By Cassidy Whitson
Sophomore, Journalism Major
At what point does a work of art become a cultural phenomenon?
What defines a “classic”?
In the case of The Great Gatsby, the answer is not quite clear. Fitzgerald’s story of love and loss, mixed with a culture of conspicuous consumption, continues to adapt through the changing times. It absorbs even more importance as it is assimilated into the culture and aestheticism of the modern era. Able to mix and heighten all emotion, Fitzgerald creates a unique and enthralling experience for the reader rather than simply telling the tale. As the reader, you are transported into the roaring atmosphere of West Egg.
Gatsby revivals have recurred numerous times during the 20th century, but “Gatsby-mania” was recently spurred by Baz Luhrmann’s rebirth of this classic. Music, fashion and lifestyle have proved to be timeless. Combined, they emulate the splendor of the lives of Jay Gatsby and Daisy Buchanan. There is an allure in being wealthy, young and beautiful, even if the life led is not a happy one.
The evolution of Gatsby into the 21st century infused high fashion such as Prada with the everyday wear of Brooks Brothers; both created Gatsby-inspired collections. Rap artists such as Jay-Z were juxtaposed with indie songbirds Gotye and Sia. A new take on the high-class lifestyle was presented, one much like today’s, characterized by expense and young people imbibing in the pleasures of their riches, yet the revelry itself exposed the shallow world behind.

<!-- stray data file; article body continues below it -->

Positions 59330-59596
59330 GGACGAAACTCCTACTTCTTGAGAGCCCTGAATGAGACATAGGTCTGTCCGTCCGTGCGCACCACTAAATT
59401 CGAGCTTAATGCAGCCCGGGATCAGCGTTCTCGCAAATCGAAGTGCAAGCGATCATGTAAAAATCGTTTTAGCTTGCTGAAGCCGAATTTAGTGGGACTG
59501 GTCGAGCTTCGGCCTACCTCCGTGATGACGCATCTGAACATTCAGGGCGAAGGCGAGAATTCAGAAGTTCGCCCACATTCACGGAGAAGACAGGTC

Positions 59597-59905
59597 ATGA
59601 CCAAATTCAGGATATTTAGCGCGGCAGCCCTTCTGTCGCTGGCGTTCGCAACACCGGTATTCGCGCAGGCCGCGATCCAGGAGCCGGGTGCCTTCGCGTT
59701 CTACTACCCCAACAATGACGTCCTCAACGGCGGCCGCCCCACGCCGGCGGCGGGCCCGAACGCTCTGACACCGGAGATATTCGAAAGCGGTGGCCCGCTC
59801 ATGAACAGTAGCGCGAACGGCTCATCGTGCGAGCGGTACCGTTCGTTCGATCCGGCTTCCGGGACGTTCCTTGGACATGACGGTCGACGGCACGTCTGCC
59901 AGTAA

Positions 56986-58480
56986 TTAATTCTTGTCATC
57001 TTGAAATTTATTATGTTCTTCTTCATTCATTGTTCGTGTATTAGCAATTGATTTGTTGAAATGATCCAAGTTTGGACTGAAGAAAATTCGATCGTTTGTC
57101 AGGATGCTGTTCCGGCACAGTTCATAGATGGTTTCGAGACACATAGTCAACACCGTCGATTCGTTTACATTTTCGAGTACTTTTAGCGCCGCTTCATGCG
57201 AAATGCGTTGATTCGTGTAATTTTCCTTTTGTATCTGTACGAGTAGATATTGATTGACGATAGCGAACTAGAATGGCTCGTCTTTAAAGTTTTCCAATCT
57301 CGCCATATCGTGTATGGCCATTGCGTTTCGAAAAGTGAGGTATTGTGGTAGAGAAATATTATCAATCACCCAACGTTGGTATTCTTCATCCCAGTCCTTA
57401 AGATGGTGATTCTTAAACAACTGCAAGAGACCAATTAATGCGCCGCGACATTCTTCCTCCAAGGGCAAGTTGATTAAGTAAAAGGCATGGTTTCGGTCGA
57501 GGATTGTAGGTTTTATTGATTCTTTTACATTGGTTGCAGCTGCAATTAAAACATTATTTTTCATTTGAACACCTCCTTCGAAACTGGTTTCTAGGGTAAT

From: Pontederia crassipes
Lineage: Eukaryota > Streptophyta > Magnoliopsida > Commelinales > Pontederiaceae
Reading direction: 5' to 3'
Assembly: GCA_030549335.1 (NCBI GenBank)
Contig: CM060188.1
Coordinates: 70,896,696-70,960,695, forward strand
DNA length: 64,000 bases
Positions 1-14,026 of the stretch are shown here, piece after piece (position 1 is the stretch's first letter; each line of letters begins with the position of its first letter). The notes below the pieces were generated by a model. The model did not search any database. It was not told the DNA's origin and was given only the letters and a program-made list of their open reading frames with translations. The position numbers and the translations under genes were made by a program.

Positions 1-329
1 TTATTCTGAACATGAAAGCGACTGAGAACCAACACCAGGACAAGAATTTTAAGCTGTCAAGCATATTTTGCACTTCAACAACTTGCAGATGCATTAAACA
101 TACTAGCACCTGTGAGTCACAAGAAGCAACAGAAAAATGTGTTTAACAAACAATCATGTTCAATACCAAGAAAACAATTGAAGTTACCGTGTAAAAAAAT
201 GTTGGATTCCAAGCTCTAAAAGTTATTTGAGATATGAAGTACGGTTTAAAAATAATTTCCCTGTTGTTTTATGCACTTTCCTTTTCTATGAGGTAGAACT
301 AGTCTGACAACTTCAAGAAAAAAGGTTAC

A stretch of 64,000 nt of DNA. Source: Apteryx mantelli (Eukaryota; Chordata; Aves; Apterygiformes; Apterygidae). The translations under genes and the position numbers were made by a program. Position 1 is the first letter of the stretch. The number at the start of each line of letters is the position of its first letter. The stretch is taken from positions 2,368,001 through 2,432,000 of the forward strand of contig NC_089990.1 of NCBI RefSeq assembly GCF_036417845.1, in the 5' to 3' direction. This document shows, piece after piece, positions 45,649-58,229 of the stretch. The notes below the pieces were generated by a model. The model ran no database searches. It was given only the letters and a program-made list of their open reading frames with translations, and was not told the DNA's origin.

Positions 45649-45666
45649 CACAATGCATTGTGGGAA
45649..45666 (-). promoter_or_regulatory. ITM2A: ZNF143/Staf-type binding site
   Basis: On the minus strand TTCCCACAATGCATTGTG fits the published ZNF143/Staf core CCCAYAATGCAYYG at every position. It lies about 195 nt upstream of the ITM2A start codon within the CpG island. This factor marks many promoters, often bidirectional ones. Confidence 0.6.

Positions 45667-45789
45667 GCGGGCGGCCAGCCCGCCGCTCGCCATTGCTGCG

The “Gatsby hype” may just be a phase, an exciting cultural boom that will pass. But the themes and realism of Fitzgerald’s novel will continue to exist in every generation. Only in time, when the next artistic protégés realize its genius, will the next “Gatsby hype” be reborn. As Jay Gastby peers over the vast expanse of the bay in the novel, and looks forward to the future, he muses, “Can’t repeat the past? Why, of course you can!” Even with the novel on the shelf and the lessons of the residents of West Egg’s tumultuous lives almost forgotten, the past inevitably repeats itself, and The Great Gatsby’s legacy lives on. “So we beat on, boats against the current, borne back ceaselessly into the past.”